Are you a Polyglot Technologist?
As software engineers and architects, we solve problems. We don’t just write code. The problems we solve are to improve the product that we offer our users. Effective system architecture is finding the right balance between those users’ objectives for the system, the technology applied to deliver the solution and the people building and operating the system. The necessary design decisions require a detachment from the technology we use. To that end we are less blinkered about our technology choices and must focus on the right approach to deliver the most compelling systems.
It is always interesting to hear general debates on technology or programming language choice flowing through wider communities, both here within Skyscanner and beyond in the industry as a whole. Some engineers are nervous and raise questions as to what it may mean to them as specialists as our technology continues to evolve. In my experience, this conversation happens many times over any given period, something we experience several times over our careers. Generally it is healthy.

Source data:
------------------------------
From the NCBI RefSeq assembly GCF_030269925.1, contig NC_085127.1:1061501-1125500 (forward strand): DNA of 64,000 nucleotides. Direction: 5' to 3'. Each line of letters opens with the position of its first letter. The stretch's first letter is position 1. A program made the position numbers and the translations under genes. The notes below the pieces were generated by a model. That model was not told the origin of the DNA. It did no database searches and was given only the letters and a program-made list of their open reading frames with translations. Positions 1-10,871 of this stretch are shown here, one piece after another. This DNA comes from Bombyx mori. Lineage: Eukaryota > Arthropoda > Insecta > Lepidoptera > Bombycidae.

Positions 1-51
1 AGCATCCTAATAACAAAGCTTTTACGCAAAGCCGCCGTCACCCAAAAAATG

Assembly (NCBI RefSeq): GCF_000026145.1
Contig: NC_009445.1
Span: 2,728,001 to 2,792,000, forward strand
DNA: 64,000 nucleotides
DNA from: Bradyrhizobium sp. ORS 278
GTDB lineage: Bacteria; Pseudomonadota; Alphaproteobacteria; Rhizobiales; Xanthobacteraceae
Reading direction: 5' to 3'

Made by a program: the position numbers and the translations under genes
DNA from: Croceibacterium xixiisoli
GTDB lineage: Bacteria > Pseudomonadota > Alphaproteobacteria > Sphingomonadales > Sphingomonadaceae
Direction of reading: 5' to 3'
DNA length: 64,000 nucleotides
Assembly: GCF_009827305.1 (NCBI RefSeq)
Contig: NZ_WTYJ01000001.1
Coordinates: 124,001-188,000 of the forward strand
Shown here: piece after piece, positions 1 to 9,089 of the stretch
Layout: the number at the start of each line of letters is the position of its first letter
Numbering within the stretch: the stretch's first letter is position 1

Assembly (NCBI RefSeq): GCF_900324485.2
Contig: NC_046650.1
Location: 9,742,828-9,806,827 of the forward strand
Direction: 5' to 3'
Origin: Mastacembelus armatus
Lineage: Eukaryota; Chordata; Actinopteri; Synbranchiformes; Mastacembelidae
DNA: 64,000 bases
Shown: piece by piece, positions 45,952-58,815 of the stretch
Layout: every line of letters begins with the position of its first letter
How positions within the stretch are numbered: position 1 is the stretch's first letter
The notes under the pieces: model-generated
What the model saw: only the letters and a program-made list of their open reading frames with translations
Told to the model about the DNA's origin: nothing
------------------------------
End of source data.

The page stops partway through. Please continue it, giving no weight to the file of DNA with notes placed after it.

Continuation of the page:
This debate, though, is sometimes, if not often, seen as a competition between cool and uncool, modern versus old. The premise of that argument is wrong. The discussion shouldn't be wasted on the technology or specific language of choice — these are simply the tools we use in the application of our solutions. As an engineer the discussion should primarily be about the fundamental engineering skills with the technology/language/framework relegated to a secondary consideration. In fact, most of us have been polyglot technologists for longer than we can remember, we simply don’t think about it in that way. We do all kinds of things with C#, Python or Java, with Rabbit MQ, MSMQ, Kafka or Couchbase, with SQL Server or MySQL, with Selenium, load balancing or CDN configurations. The list of the wide range of technologies we are exposed to and master is not simply one specific technology or language. We need to recognise that this takes a certain collection of skills. It means we are already polyglot technologists. We need to recognise it and use it to our advantage to effectively enable the delivery of our solutions.
From Monoglot to Polyglot